- Cost Saving: Unlike a dryer, clotheslines are more cost effective. They cost less to buy, install and maintain.
- Energy efficiency: Clotheslines rely on sunlight to dry clothes. Accordingly, they support the current global agenda of conserving energy.
- Availability: Clotheslines are readily available and in a variety of styles. It is also possible to improvise one with materials that are easy to find in most homes.
- Keep clothes smelling fresh: The smell of clothes dried on clotheslines is so satisfying. Essentially, the sun helps with destroying germs and bacteria thereby eliminating bad smell.
The most common types of clotheslines include:
T-pole clotheslines: These are clotheslines that feature two posts with a t-like shape at the top and hanging lines that stretch from one pole to the other. They are mostly heavy duty and ideal for outdoors only. Additionally, they are suitable for people with compounds that offer space for permanent installation.
Drying racks: These are portable clotheslines that are suitable for outdoor and indoor drying. They are characterized by designs that make them favorable for hanging both clothes and shoes. They also make an excellent choice for people with space limitations because they are relatively small in size.
Retractable clotheslines: A retractable clothesline features a design that allows easy extension and collapsing. Ideally, it is extended when in use, and collapsed after unhanging clothes.
Accordingly, it is convenient for small spaces and an ideal choice for travelling.
Rotary Clotheslines: These are clothesline that feature an umbrella-like design. They rotate in such a way that clothes dry evenly from available sunlight and flowing air. The main advantage of rotary clotheslines is accommodating a lot of garments while taking little space.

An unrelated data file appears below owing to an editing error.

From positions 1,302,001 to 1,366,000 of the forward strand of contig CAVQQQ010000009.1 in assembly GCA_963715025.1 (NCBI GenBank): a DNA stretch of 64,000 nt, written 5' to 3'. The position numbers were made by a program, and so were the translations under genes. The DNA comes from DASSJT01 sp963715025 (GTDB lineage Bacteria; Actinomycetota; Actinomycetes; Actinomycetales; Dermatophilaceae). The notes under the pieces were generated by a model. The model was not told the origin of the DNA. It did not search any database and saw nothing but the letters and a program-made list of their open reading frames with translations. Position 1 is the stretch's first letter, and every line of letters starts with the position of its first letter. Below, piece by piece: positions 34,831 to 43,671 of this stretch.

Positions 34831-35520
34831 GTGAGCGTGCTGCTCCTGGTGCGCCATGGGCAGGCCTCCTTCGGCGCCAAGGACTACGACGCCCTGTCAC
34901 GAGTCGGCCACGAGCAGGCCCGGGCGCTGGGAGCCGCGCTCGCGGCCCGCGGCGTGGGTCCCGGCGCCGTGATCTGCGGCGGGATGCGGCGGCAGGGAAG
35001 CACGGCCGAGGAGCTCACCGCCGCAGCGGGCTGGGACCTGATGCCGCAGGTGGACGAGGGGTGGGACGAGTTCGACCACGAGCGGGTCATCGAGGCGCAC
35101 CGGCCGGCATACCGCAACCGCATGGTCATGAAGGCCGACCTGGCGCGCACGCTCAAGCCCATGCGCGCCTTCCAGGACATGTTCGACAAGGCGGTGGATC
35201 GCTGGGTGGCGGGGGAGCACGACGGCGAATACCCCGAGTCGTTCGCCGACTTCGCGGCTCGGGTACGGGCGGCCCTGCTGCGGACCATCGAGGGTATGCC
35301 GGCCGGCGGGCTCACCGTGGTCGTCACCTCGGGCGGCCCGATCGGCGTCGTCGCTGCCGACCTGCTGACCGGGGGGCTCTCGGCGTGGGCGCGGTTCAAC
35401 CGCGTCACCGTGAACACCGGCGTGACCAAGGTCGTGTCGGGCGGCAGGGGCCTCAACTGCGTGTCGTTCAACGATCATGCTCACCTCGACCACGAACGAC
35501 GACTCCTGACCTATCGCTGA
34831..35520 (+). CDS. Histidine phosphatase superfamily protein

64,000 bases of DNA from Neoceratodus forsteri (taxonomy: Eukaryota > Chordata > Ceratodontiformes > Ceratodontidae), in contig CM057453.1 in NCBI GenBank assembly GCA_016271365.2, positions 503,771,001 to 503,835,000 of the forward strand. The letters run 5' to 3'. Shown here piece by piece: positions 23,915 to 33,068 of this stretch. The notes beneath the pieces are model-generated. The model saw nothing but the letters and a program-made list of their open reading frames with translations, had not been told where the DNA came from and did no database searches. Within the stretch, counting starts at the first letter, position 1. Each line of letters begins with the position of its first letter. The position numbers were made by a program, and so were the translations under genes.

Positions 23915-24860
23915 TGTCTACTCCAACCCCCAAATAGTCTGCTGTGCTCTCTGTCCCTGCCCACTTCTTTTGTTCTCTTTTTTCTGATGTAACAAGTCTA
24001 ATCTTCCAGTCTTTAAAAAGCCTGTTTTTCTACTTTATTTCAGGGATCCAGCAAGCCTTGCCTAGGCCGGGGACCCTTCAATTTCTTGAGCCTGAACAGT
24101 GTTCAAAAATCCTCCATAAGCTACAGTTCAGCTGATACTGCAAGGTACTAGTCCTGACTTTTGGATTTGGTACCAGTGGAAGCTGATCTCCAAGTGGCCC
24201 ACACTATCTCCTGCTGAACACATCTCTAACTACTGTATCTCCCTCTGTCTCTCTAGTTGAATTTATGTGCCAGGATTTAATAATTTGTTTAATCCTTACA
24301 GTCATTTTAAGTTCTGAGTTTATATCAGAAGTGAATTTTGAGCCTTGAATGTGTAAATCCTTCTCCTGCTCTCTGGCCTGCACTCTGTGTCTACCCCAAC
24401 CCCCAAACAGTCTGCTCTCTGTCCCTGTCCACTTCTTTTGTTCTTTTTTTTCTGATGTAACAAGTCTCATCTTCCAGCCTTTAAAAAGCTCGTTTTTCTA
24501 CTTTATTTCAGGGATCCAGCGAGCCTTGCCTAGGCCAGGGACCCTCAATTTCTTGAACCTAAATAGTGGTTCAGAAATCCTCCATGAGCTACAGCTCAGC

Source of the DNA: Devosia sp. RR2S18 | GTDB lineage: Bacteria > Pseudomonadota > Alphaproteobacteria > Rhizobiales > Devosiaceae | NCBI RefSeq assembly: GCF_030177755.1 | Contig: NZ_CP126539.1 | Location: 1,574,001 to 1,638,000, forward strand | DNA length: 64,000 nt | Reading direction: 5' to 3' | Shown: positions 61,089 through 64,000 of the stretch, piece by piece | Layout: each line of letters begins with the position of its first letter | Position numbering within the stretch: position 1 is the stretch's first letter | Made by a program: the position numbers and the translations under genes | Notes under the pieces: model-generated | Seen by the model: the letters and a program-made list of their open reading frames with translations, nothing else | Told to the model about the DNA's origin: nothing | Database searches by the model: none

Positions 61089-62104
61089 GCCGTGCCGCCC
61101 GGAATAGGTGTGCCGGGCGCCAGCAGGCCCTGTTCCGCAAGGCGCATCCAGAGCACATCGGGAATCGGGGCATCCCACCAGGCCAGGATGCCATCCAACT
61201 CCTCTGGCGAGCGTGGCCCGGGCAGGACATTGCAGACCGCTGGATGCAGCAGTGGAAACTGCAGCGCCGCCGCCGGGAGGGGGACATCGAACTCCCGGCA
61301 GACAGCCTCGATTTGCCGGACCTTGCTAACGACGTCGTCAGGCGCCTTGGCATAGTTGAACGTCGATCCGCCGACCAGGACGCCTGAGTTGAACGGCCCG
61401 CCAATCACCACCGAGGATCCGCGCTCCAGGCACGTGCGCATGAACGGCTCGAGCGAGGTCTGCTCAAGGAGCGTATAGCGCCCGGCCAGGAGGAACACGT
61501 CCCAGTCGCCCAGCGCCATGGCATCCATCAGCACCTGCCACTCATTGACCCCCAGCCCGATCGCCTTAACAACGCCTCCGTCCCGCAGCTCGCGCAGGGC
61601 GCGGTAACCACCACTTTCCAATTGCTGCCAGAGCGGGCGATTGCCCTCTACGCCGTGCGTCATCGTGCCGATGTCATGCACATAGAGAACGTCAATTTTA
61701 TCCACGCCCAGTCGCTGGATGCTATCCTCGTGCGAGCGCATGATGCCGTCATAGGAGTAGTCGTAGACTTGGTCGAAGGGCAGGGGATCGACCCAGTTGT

How long does it take to dry clothes on a clothesline?
Overall, drying clothes on a clothesline can take as little as 30 minutes and as much as 24 hours or more. Light garments such as chiffon and sheer can even dry in 15 minutes under favorable conditions.
On the other hand, blankets, comforters and heavy wool are examples of laundry that can take more than 24 hours on a clothesline.
Below are some of the factors that determine the period in which laundry take to dry.
- Type of clothesline
- Time of the day
Sunlight is the biggest factor when it comes to hanging clothes outside. Firstly, it enhances the dry process by absorbing moisture. Secondly, it improves the smell of laundry by destroying the bacterial agents that cause bad smell.
Lastly, it is cost effective, does not stretch clothes and it can helps improve the appearance of white garments.
Generally, clothes dry faster and appear brighter on sunny days.
Clothes dry extremely fast in windy weather. In fact, they can even dry at a faster rate if it is both windy and sunny.
Wind enhances drying by increasing the circulation of air around clothes. Accordingly, wet air near laundry gets replaced by dry air constantly. This helps reduce the moisture content in your garments.
The amount of moisture content in the air determines the rate at which clothes release water to the environment. If the humidity is high, clothes release moisture at a slow pace and the opposite is true.
How you space your laundry in the clothesline determines the time they take to dry. Ideally, it is important to leave some spaces in between garments.
This allows the air to circulate properly thereby enhancing the drying speed. It also allows each garment to receive direct sunlight.
Type of Clothesline
All clotheslines do not dry laundry at the same rate. For example, rotary clotheslines are highly efficient because they rotate. In the process, they position clothes strategically for faster drying.
The placement of a clothesline can also influence the rate at which clothes dry. For example, if a clothesline is installed in an area where buildings and trees cast their shadow, clothes will always take much longer to dry.
Time of the Day
When hanging clothes outdoors, it is important to look at the time of the day. Mostly, clothes dry faster when there is sunlight, wind or both.